In an absolute demonstration of defiance of the central and state leaderships of the party, the senior-most CPM leader and former chief minister of Kerala, VS Achuthanandan, today visited the family of TP Chandrasekharan, a dissident who was brutally murdered a month ago in the northern district of Kozhikkode.
His unannounced visit has plunged the CPM into a deep crisis, as it has been the target of unprecedented public and media ire for its suspected role in the murder. Several leaders of the party had been arrested in the recent days for their alleged role in the murder.
That the veteran Marxist chose to visit the slain leader’s house on the day of a crucial assembly bye-election in Thiruvananthapuram district has rattled the CPM. Many see his gesture as a mid-day message to the left-leaning voters that his conscience is not with the party.
Since most of the afternoon voters are usually fence-sitters, the leader’s signal might prove immensely costly to the CPM that is betting its life in the constituency.
The impact of the veteran’s visit was so dramatic that more than half-a-dozen news channels in the state suspended its election coverage and continuously beamed the dramatic visuals from Chandrasekharan’s house. Thousands of people gathered to receive and cheer him.
The most striking were the emotional moments when he held the hands of the slain leader’s wife and his mother. While Chandrasekharan’s wife broke down holding his hands, his mother wailed. The channels played the visuals in never-ending loops.
Achuthanandan’s strategic move appears to signal the last stage of his lonely battle with the hardline official leadership of the party, headed by Pinaranyi Vijayan.
Waiting for a tipping point, he seized the murder and the public outrage against the party, as an opportunity for his final assault against Vijayan and his ring of supporters. Maintaining a consistently contradictory view of the official state leadership of the party regarding its role in the murder, he openly sided with popular sentiments against CPM.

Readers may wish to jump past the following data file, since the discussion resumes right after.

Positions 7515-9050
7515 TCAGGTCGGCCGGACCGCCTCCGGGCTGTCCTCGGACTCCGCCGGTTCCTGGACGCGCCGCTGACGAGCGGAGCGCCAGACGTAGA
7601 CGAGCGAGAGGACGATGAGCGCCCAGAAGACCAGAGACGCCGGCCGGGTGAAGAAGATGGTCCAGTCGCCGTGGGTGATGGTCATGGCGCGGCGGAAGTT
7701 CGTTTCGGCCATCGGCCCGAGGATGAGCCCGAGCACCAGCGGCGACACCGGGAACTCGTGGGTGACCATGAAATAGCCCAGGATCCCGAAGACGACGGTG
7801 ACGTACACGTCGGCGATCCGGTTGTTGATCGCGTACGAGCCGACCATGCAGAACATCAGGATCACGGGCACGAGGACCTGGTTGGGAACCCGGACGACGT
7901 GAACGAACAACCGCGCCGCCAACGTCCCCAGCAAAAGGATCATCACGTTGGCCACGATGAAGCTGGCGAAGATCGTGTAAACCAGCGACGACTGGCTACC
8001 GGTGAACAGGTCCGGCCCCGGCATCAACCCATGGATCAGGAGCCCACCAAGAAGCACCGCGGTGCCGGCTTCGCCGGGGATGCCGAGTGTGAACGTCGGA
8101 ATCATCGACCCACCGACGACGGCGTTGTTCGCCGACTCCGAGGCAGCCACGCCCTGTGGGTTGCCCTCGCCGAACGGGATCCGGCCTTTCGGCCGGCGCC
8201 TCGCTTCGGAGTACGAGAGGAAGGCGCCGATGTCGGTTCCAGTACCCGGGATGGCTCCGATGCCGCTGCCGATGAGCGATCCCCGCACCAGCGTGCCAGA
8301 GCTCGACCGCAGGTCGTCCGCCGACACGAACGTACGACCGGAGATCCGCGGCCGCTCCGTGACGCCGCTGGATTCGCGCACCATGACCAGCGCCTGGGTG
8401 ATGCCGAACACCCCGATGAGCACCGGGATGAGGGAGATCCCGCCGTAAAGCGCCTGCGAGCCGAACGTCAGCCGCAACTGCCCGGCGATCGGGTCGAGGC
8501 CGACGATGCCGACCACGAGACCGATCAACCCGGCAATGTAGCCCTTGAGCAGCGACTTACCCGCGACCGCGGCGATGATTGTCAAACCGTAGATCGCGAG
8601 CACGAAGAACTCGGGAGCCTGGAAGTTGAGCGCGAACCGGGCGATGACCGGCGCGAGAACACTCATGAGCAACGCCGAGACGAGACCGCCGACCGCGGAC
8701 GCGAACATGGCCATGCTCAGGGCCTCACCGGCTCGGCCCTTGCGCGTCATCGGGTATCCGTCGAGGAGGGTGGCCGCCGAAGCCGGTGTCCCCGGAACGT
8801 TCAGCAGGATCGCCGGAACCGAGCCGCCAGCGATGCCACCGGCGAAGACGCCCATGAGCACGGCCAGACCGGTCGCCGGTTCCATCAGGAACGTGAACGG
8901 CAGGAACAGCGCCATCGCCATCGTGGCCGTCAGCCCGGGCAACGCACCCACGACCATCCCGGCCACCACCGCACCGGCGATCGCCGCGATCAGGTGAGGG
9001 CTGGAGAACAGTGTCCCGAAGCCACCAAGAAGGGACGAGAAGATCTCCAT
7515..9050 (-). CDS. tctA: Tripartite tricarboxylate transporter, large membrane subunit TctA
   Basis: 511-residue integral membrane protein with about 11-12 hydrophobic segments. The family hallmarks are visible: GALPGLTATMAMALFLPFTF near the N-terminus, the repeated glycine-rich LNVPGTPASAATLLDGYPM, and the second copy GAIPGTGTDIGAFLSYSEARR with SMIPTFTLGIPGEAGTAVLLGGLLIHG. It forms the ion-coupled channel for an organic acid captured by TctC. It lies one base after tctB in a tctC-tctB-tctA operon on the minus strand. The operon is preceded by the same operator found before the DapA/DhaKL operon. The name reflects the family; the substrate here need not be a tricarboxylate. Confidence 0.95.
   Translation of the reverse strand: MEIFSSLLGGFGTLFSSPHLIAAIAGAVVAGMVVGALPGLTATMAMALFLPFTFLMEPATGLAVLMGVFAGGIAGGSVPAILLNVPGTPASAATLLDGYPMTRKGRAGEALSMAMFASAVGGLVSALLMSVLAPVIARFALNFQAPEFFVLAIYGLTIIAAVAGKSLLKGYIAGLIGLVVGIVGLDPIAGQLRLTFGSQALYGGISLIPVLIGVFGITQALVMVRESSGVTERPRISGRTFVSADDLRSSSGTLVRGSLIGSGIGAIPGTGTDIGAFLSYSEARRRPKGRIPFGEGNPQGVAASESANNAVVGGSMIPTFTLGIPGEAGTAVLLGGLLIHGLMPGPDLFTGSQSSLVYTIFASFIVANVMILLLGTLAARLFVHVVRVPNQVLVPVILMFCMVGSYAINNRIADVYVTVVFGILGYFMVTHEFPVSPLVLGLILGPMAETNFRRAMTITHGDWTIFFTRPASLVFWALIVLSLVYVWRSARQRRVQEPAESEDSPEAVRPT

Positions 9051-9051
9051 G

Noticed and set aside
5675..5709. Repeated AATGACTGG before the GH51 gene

While Vijayan and his supporters claimed that the CPM had nothing to do with the murder and that the party was being persecuted by motivated right-wingers who are bent upon destroying the communist movement in Kerala, Achuthanandan called for non-interference of the party in the investigation to bring out the real culprits.
He also didn’t endorse the line of Vijayan and his supporters that the charges were trumped up and that the media was in collusion with the “anti-communists”. When some of the CPM leaders brazenly threatened police officers involved in the investigation and filed a defamation case to restrain the media from publishing details of the case, he outrightly opposed it.
Achuthanandan’s calculated brinkmanship will now push the central leadership also into a crisis because it knows the electoral value of his legendary following among the people of the state. In the past, when the state unit of the party (read Vijayan) had decided not to field him in elections, the central leadership intervened and exempted him because of this following. He has been the single-most important mascot for winning elections for the CPM and is the most popular political leader in recent times.
The Pinarayi-led Kerala unit will certainly put pressure on the central leadership to take action against the veteran leader and it may have no choice this time. With the electoral rout and a terribly hostile Mamta government in West Bengal, it is literally hostage to the powerful and asset-rich unit of the party unit in Kerala. In fact, the Pinaranyi faction that runs the party in Kerala is more powerful than the central leadership.
Today’s visit by Achuthanandan raises two critical questions: will he leave the party or will he be expelled?
Either way, the result will the same. The party will witness unprecedented erosion of its supporters, if not the cadres. Political observers feel that the erosion in the southern districts will be debilitating for the party.
Politically, Achuthanandan can easily walk into the formation of the dissidents such as the Revolutionary Marxist Party (RMP), formed by the slain leader, and a Left Coordination Committee (LCC) formed by ideology-driven leftists. In fact, Achuthanandan of late has been speaking the language of the RMP and the LCC that the CPM leadership has gone far too right and has been influenced by neo-liberal interests.
If the CPM’s prospects in Kerala are weakened, the central leadership will be in a precarious condition. For it to survive, it requires at least one strong state unit.
Meanwhile, the official leadership of the CPM in the state is finding cold comfort in the brutal authority of the party structure and the history of some popular leaders who paled into nothingness after leaving the party in the past.
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